Cavendish's victory was the sixth Tour stage win and 43rd victory of his career, and came after 27 riders, including the entire Columbia-HTC team, broke away from the peloton around 30 kilometres to go. The 24-year-old rider made a gesture of using a mobile phone as he crossed the line, and he explained that it was in honor of his team's new sponsor, HTC.
"This gesture was dedicated to HTC because they [introduced] a new phone last week and I said if I win I'd do that for them," Cavendish explained. "There are eight sprint stages we have targeted here, so hopefully I'll get a few more before the end of the Tour, and one of them will be a win on the Champs Elysées."
Speaking of the Columbia-HTC squad's coordinated teamwork, he expleined, "It was brilliant. We were the only sprint team that wanted to ride today in the front group, but it worked out and the other teams had to ride behind anyway to chase us. You could really appreciate how strong we were as a squad and we took a lot of time out of the guys behind. It was a hard last kilometre, but I had five guys around me in the last build-up for the sprint. Mark [Renshaw] kept his cool and left it very late because there was a headwind but it worked out well."
"It doesn't matter who you are, if you work hard you're going to succeed, and if you've got a team like Columbia-HTC that are able to ride for you and they are such a great mix of the best young talented riders in the world and the best older experienced riders in the world, then it's a real winning formula. When we all work together it's bound to work out."
The wind changes — and so does the race
Suddenly, as a corner transformed the breeze into a crosswind, Columbia went to echelon, gave it the gas and split the bunch. Cancellara was not caught out, and neither were Armstrong or Thor Hushovd (Cervélo). But Evans was, along with Sastre, Contador, Andreas Klöden and Levi Leipheimer (Astana), Andy Schleck (Saxo Bank), Denis Menchov (Rabobank) and Christian Vande Velde (Garmin-Slipstream).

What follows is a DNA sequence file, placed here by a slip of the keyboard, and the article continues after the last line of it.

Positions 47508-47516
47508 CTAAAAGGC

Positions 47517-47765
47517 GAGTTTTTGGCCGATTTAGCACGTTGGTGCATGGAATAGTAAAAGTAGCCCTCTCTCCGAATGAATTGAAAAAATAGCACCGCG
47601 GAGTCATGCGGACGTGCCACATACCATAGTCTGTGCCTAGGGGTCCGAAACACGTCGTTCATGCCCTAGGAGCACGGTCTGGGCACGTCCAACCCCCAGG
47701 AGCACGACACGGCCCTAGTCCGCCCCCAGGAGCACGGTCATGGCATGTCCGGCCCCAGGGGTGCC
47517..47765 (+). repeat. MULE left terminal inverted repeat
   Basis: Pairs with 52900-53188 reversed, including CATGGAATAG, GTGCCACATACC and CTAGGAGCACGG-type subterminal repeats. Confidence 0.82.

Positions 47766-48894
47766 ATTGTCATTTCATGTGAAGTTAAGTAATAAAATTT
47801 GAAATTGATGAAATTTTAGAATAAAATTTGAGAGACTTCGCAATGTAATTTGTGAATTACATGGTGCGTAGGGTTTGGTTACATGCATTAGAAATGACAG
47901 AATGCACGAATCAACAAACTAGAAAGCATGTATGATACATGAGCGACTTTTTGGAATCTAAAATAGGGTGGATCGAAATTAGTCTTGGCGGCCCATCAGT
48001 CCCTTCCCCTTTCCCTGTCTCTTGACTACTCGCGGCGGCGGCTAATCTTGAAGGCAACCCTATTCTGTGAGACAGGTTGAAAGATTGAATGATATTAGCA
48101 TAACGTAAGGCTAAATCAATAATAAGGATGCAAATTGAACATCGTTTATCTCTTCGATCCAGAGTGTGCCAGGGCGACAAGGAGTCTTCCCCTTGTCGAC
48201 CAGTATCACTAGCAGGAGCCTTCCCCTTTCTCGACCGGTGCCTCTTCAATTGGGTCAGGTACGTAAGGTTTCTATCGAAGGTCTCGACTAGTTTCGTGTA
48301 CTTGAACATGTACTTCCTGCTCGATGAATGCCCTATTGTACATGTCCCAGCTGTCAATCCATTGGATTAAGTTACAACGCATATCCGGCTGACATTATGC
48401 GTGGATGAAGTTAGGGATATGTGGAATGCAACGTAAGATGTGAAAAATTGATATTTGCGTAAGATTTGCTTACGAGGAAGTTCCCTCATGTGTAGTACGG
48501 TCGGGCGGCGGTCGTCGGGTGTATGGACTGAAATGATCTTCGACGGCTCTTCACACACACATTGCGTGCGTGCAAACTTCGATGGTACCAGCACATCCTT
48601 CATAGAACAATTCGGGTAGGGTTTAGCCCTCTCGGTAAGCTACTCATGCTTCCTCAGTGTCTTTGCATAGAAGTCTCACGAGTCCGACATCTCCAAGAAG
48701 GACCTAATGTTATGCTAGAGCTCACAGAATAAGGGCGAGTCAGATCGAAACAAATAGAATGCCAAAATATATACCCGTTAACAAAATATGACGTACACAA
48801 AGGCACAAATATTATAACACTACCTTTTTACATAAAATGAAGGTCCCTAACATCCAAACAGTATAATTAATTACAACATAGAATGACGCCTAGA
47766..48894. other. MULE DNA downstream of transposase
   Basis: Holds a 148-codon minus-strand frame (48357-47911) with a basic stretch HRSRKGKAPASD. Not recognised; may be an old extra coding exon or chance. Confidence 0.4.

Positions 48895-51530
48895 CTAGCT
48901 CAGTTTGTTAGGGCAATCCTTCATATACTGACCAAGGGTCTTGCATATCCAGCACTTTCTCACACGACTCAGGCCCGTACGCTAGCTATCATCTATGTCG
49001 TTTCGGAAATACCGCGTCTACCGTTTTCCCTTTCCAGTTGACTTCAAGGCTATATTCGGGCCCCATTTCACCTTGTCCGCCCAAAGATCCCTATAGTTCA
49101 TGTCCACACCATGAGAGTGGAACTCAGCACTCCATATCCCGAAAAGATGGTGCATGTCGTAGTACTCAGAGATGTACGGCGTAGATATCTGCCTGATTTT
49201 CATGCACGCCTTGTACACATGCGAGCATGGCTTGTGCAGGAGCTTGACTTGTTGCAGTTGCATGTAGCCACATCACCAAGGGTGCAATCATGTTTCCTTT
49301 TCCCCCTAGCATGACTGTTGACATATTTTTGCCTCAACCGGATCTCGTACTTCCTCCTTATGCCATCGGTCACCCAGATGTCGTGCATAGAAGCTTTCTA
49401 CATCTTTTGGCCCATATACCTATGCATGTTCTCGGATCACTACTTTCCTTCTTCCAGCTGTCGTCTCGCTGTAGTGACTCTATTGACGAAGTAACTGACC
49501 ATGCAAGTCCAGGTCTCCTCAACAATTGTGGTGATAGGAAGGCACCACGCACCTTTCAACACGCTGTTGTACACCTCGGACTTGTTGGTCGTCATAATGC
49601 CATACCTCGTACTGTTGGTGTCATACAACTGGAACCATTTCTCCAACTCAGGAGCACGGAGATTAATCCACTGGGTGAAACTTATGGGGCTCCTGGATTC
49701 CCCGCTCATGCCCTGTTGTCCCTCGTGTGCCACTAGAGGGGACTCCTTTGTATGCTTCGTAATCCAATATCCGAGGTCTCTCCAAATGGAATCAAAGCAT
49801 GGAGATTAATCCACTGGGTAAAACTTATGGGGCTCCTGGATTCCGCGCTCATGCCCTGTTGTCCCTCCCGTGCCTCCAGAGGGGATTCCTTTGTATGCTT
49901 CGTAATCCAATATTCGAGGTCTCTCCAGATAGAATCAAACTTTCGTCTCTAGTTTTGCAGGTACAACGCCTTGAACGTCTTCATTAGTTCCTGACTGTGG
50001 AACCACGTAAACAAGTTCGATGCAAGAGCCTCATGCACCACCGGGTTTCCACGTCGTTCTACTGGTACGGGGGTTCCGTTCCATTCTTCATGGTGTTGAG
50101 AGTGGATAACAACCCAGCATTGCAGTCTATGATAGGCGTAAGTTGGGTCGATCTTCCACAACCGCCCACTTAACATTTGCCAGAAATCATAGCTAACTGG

“It wasn’t that they didn’t take advantage. It was just that they weren’t there,” said Armstrong. “When you see what the wind is doing and you have a turn coming up, it doesn’t take a rocket scientist to figure out you have to go to the front.”
The move took 20 seconds on the peloton and ate quickly into the break’s advantage, sweeping them up them on a bridge and pressing forward. Saxo Bank was chasing, not liking that Cancellara was isolated — and perhaps thinking about Andy Schleck’s chances as the race goes forward.
The lead group was a big one, 29 riders strong, and with 25km to race it had half a minute on the peloton, with the entire Columbia squad — including George Hincapie and Mick Rogers — on board and doing the lion’s share of the work.
Saxo Bank abruptly shut off the chase as the wind forced the bunch into echelons. Armstrong had Haimar Zubeldia and Yaroslav Popovych for company, but Columbia had an astounding eight men in the break, after Bert Grabsch drifted back to the bunch.
Ten kilometers from the line the break held 33 seconds on a disorganized peloton, with Liquigas trying to jump-start a pursuit. But the gap just would not be closed.
Quintana is young but he is a GC contender for the future. He is also a good time trialer, though he didn't show it on Stage 11. I expect he will do better on the stage 17 TT.